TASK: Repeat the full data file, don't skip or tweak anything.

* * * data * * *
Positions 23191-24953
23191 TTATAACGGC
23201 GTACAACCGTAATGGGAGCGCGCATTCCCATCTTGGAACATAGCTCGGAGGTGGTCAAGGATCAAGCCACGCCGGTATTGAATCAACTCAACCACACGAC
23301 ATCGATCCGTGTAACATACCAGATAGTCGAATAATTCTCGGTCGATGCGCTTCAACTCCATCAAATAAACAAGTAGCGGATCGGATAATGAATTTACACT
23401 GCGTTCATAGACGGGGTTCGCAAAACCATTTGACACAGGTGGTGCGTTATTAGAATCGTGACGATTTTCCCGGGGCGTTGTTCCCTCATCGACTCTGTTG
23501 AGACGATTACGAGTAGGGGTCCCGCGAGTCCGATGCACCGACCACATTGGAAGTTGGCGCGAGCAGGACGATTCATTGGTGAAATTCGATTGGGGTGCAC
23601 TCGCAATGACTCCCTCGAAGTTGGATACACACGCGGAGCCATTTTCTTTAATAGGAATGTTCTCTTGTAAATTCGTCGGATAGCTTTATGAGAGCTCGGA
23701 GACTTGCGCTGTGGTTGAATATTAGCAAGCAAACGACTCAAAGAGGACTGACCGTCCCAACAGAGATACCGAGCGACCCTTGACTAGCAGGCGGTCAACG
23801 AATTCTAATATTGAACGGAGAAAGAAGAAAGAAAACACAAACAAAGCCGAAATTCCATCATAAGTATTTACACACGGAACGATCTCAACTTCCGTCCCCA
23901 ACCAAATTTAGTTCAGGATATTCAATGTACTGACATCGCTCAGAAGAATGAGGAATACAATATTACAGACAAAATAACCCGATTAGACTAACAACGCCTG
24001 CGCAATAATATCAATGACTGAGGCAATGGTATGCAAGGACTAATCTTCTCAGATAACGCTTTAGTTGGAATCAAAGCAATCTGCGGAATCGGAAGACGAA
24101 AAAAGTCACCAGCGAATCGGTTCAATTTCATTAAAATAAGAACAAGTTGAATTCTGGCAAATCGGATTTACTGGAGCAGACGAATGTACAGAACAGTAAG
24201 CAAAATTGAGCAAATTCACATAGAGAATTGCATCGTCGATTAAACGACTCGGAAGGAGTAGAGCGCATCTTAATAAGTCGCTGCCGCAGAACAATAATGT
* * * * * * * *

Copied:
Positions 23191-24953
23191 TTATAACGGC
23201 GTACAACCGTAATGGGAGCGCGCATTCCCATCTTGGAACATAGCTCGGAGGTGGTCAAGGATCAAGCCACGCCGGTATTGAATCAACTCAACCACACGAC
23301 ATCGATCCGTGTAACATACCAGATAGTCGAATAATTCTCGGTCGATGCGCTTCAACTCCATCAAATAAACAAGTAGCGGATCGGATAATGAATTTACACT
23401 GCGTTCATAGACGGGGTTCGCAAAACCATTTGACACAGGTGGTGCGTTATTAGAATCGTGACGATTTTCCCGGGGCGTTGTTCCCTCATCGACTCTGTTG
23501 AGACGATTACGAGTAGGGGTCCCGCGAGTCCGATGCACCGACCACATTGGAAGTTGGCGCGAGCAGGACGATTCATTGGTGAAATTCGATTGGGGTGCAC
23601 TCGCAATGACTCCCTCGAAGTTGGATACACACGCGGAGCCATTTTCTTTAATAGGAATGTTCTCTTGTAAATTCGTCGGATAGCTTTATGAGAGCTCGGA
23701 GACTTGCGCTGTGGTTGAATATTAGCAAGCAAACGACTCAAAGAGGACTGACCGTCCCAACAGAGATACCGAGCGACCCTTGACTAGCAGGCGGTCAACG
23801 AATTCTAATATTGAACGGAGAAAGAAGAAAGAAAACACAAACAAAGCCGAAATTCCATCATAAGTATTTACACACGGAACGATCTCAACTTCCGTCCCCA
23901 ACCAAATTTAGTTCAGGATATTCAATGTACTGACATCGCTCAGAAGAATGAGGAATACAATATTACAGACAAAATAACCCGATTAGACTAACAACGCCTG
24001 CGCAATAATATCAATGACTGAGGCAATGGTATGCAAGGACTAATCTTCTCAGATAACGCTTTAGTTGGAATCAAAGCAATCTGCGGAATCGGAAGACGAA
24101 AAAAGTCACCAGCGAATCGGTTCAATTTCATTAAAATAAGAACAAGTTGAATTCTGGCAAATCGGATTTACTGGAGCAGACGAATGTACAGAACAGTAAG
24201 CAAAATTGAGCAAATTCACATAGAGAATTGCATCGTCGATTAAACGACTCGGAAGGAGTAGAGCGCATCTTAATAAGTCGCTGCCGCAGAACAATAATGT